Top Certs for Security Workers with U.S. Clearances
Working in and around certain parts of the U.S. defense and intelligence communities, even in a non-military role, often requires IT professionals to hold and maintain security clearances. There's a large community of individuals who hold such clearances. How large?
According to ClearanceJobs.com, a website focused on such workers, as of October 2020, 2.9 million individuals held active security clearances. Also, as of October 2020, another 1.3 million individuals were considered "eligible," meaning that they hold a clearance but aren't actually using it.
The same website reports on a survey of 45,000 clearance holding professionals in a June 9 story titled "Top 10 IT Certifications Held by Cleared Professionals." It's an interesting mash-up of familiar names and credentials, including everything from entry-level credentials to seriously high-grade, rarefied stuff across a wide range of technologies and specialties, including cybersecurity.
ClearanceJobs' Top 10 List
Unsurprisingly, CompTIA Security+ came in as the most commonly-held cert among the surveyed population. Equally unsurprisingly, the CISSP shows up as the highest-paying cert, with average compensation for holders at $143,000 and up. Here's how things shook out:
1) CompTIA Security+
2) Six Sigma
3) Project Management Institute Project Management Professional (PMI PMP)
4) CompTIA Network+
5) Information Technology Infrastructure Library (ITIL)
6) Certified Information Systems Security Professional (CISSP)
7) Cisco Certified Network Associate (CCNA)
9) Amazon Web Services (AWS)
10) Microsoft Certified Solutions Expert (MSCE)
What Does This 'Top' List Really Tell Us?
Interestingly, items 2 (Six Sigma), 5 (ITIL), and 8 (ScrumMaster) are really full-blown certification programs, with multiple credentials arranged in typical cert-ladder fashion from entry-level on up. Thus, it's hard to tell which of the various certs in those programs really feature in clearance holders' cert portfolios.
That said, it's interesting that development management (which is what Six Sigma and ScrumMaster most directly address) and IT process management (ITIL) are apparently high on the list of "certs of interest" in this population.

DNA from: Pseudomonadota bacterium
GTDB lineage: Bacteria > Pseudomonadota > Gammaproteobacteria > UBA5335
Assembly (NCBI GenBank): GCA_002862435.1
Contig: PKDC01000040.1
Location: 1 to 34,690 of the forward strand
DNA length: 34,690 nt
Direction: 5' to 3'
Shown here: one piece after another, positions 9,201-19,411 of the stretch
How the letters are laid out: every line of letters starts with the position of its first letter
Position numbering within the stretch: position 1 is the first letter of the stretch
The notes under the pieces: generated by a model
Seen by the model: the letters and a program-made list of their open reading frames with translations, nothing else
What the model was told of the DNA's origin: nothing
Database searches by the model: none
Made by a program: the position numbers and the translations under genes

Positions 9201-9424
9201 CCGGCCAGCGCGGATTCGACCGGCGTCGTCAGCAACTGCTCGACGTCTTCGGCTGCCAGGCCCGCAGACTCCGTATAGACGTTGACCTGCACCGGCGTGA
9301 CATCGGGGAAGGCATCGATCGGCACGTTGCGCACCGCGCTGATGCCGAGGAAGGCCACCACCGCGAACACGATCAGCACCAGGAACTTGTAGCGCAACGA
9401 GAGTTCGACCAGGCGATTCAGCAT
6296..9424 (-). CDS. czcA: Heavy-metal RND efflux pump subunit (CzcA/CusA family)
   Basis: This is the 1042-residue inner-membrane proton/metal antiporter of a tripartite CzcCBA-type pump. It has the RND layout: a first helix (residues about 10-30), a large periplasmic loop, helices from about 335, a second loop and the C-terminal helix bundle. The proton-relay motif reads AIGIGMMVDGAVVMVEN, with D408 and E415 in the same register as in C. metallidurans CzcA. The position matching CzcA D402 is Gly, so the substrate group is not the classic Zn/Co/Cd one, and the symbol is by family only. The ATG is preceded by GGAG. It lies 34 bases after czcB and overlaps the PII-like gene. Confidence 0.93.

To me that speaks well of "security by design" and DevSecOps within the clearance-holding community and the contracting firms and government branches and agencies it services. Overall, I take this as a positive. I see it as a proactive move to integrate security across the lifecycle on the development side, and to embed it within a formal IT process approach on the IT management side.
The Amazon Web Services (AWS) certification program is another collection of credentials that runs the gamut from associate to professional/engineer-level credentials. Given that AWS continues to be the market-leading cloud platform (despite Microsoft Azure recently having gained major inroads with the Department of Defense) I'm not surprised to see it show up here.
Again, though, it's hard to zero in on which of its many program elements might be most germane, based simply on survey reporting here. I have no trouble imagining that those AWS certs with a security bent are most likely to figure in here somewhere.
CCNA also comes in a variety of flavors, including security, which I think is most likely to figure into the population's workaday responsibilities. I'm also astonished to see that MCSE — which has been defunct since 2018 — still figures into the survey results meaningfully. Ditto for the absence of explicit Azure mentions in those results as well.
To me, this speaks more about time in service/time on the job for those who hold active security clearances right now than it does to "what makes sense to pursue, cert-wise" for such people in the future, whether in the near term or looking further out. MCSE is now purely backward-looking, and is not something to which would-be IT pros who hold security clearances should (or even can) aspire.
Bottom Line for Clearance Holding IT Pros
Anybody who holds a security clearance and works in IT already knows at least something about the cybersecurity landscape. While the ClearanceJobs survey provides interesting insights into the characteristics of that population, I think it's a little too inexact to be a good planning tool.
The appearance of the MCSE also shows that it documents what the population has done in the past, and does not directly address what they're working on planning for right now, certification-wise. As I've written about in other stories here at GoCertify
The DoD Approved 8570 Baseline Certifications are most likely to appeal to those looking for cybersecurity (and IT) work in the military, government, and intelligence communities, and surrounding contracting companies. 'Nuff said, but an interesting set of results nevertheless.